I guess the best way to check the actual sequence may be to go out to the trailer and actually see what sequence the fridge uses when searching for a power source.
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Old 07-30-2014, 10:38 AM   #14
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Seems like the real questions is the size of alternator and wire gauge to the plug. Without the tow package I doubt the alternator could keep up. We always drive with the fridge in 12V mode for safety reasons and always arrive at our destination with 100% battery charge. Our 4runner has the tow package and factory wiring.
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Old 07-30-2014, 11:03 AM   #15
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Quote:
Originally Posted by cpaharley2008 View Post
If I'm not mistaken, according to the Dometic manual, while in "Auto" the default is 12v, this means you probably were in the 12v mode. The other issue is your new tow vehicle, did you have a separate 12v wire run back from the battery to the 7 pin connector? The stock wires are either too small or non existent for the auxiliary 12v pin to charge your battery in the trailer.
I leave my fridge on "Auto" and have never seen it go to 12v.
When I bring the trailer home to cool down before a trip and turn the fridge on, it goes to propane until I plug it in - then it switches to 120v.
Not sure about LeonW's situation
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Old 07-30-2014, 11:48 AM   #16
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While reading the manual it specifies "Sequence of priority" and propane is last. It further states if there is adequate voltage, 12v is the prime mode. It further states that gas is selected while in the auto mode only if there is neither 120v nor 12v available. Furthermore to prevent ignition while refueling with the ignition off, switching to gas is delayed 15 minutes to allow fueling before attempting to light in the propane mode. During this time the unit is in standby mode and if in automatic mode the AU will be illuminated. See pp17 http://www.dometic.com/FileOrganizer...eration_EN.pdf
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Old 07-30-2014, 01:07 PM   #17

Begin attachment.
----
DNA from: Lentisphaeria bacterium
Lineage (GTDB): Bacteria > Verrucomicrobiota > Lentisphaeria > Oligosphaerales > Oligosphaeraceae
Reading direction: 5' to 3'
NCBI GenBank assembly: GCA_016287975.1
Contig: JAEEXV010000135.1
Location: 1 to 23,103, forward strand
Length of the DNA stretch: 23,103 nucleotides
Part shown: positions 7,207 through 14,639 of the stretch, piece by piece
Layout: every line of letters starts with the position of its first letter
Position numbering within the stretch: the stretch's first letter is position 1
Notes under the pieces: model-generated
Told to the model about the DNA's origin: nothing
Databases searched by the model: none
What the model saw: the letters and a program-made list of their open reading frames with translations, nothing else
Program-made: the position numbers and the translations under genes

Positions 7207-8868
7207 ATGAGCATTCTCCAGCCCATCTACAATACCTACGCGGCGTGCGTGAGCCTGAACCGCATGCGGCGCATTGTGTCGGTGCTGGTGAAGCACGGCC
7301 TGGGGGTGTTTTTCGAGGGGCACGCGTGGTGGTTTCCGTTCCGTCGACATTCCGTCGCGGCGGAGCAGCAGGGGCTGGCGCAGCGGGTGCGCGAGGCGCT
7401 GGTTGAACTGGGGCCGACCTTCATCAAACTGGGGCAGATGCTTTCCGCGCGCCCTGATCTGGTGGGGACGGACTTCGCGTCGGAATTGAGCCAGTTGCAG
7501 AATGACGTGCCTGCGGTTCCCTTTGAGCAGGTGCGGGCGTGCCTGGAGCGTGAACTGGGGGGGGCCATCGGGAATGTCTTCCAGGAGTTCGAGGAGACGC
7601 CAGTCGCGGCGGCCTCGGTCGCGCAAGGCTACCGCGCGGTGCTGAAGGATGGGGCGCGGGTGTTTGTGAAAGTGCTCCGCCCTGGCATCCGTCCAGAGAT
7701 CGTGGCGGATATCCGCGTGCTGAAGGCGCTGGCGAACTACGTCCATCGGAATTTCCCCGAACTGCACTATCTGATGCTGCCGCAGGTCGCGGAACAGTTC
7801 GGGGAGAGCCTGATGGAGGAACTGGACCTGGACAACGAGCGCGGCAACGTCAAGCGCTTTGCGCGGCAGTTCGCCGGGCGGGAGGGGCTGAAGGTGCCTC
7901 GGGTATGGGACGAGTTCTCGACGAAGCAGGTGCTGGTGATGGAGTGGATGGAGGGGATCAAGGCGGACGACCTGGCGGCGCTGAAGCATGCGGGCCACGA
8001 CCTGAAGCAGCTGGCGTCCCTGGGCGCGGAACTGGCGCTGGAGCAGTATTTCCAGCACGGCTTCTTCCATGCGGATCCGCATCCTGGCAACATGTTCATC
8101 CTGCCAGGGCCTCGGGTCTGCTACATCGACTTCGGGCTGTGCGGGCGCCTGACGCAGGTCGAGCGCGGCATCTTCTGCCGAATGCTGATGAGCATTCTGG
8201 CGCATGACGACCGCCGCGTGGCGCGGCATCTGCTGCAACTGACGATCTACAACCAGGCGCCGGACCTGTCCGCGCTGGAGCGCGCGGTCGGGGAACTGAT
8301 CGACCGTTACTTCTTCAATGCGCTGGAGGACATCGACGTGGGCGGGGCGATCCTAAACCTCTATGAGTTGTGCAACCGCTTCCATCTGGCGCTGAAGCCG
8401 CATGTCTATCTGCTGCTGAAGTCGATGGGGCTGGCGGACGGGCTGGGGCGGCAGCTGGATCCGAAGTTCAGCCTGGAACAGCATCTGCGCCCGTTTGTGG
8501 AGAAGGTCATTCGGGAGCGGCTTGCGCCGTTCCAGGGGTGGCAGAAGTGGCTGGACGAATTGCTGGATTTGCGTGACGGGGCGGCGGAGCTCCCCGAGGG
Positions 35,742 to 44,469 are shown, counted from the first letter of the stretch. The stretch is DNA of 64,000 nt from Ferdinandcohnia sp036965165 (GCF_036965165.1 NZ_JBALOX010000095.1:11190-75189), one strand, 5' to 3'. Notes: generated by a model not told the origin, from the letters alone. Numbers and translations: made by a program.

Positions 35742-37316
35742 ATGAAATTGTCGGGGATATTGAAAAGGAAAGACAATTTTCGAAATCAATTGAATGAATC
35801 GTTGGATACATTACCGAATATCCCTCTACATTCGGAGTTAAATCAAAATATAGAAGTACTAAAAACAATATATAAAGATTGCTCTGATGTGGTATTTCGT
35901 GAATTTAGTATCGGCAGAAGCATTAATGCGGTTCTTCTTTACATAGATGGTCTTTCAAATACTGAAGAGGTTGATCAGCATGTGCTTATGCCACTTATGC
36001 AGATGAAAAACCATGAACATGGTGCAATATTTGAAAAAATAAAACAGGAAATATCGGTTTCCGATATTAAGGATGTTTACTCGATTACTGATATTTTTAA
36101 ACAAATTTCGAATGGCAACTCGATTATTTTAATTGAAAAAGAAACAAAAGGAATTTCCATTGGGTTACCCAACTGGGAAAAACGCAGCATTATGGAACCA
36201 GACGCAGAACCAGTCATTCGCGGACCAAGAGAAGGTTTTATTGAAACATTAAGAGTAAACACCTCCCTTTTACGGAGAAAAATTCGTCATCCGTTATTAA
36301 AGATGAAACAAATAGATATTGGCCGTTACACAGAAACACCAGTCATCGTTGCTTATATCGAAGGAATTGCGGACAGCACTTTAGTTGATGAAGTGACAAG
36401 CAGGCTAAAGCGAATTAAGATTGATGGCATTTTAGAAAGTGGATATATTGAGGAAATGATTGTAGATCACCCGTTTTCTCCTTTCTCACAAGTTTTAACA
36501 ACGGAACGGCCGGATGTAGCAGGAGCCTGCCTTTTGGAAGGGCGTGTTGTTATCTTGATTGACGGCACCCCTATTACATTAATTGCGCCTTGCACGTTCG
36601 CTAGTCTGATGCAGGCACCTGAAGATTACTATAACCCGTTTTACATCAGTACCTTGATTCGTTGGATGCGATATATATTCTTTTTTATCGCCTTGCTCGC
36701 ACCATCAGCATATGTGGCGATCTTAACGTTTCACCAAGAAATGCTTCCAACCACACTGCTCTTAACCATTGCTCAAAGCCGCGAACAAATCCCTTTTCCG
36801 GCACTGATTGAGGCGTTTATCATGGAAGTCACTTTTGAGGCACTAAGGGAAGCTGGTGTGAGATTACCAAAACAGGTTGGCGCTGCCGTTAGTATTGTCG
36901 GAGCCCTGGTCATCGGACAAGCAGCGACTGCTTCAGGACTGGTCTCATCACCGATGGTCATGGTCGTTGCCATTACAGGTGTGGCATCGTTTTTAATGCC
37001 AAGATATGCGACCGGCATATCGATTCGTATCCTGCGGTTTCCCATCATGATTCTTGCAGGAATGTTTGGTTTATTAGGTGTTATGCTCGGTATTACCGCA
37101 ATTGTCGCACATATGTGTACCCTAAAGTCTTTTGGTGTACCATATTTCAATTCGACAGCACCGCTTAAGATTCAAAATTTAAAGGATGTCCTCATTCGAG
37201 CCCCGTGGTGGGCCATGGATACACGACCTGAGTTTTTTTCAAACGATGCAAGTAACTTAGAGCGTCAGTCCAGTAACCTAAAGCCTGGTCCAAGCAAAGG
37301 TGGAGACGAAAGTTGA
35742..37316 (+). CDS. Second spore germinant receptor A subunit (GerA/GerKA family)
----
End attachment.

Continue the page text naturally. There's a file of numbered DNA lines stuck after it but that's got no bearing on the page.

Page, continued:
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Leo, I'm new to the group, don't even own an Escape just looking at them and considering them. That said several years ago I ran into the same problem with our first camper which was a Coleman pop up being towed by a Tacoma and whose 7 pin plug was installed by U-Haul. They got it wrong and instead of charging the battery going down the road it was actually discharging. It took us days to figure this out but not until we ruined one battery and almost a second on our return trip. Took the thing back to U-haul and once they looked at the wiring realized the battery charge wires were reversed. You mentioned your 7 pin is after market rather than a factory OEM. I would have someone check this for you, might be the culprit.

rob

Quote:
Originally Posted by LeonW View Post
Lindy and I decided to take the Lark out for a couple of days before we part with it. Picked it up from the storage facility yesterday, drove home and parked in front of the house. Turned the fridge on propane to cool. Drove to Father Hennipin state park this afternoon. About two hours. Batteries were almost dead.

The only thing different from previous trips is we have a new tow vehicle -- a Highlander, with an after market 7 pin connector & brake controller. The brake controller works fine. The lights work fine. Do you think they could have hooked the connector up so it discharges the battery rather than charges it?
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Old 07-30-2014, 01:11 PM   #18
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I guess Uhaul couldn't afford this 7-pin tester ( I paid about $12 for mine ). Got a 4-pin tester at the same time for about $4.
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Old 07-30-2014, 01:16 PM   #19
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I guess not. Didn't know they existed myself.
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Old 07-30-2014, 01:49 PM   #20
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Quote:
Originally Posted by cpaharley2008 View Post
While reading the manual it specifies "Sequence of priority" and propane is last. It further states if there is adequate voltage, 12v is the prime mode. It further states that gas is selected while in the auto mode only if there is neither 120v nor 12v available. Furthermore to prevent ignition while refueling with the ignition off, switching to gas is delayed 15 minutes to allow fueling before attempting to light in the propane mode. During this time the unit is in standby mode and if in automatic mode the AU will be illuminated. See pp17 http://www.dometic.com/FileOrganizer...eration_EN.pdf
Just reporting what I have observed - maybe my fridge is faulty... My control panel doesn't seem to look like anything in that pdf either.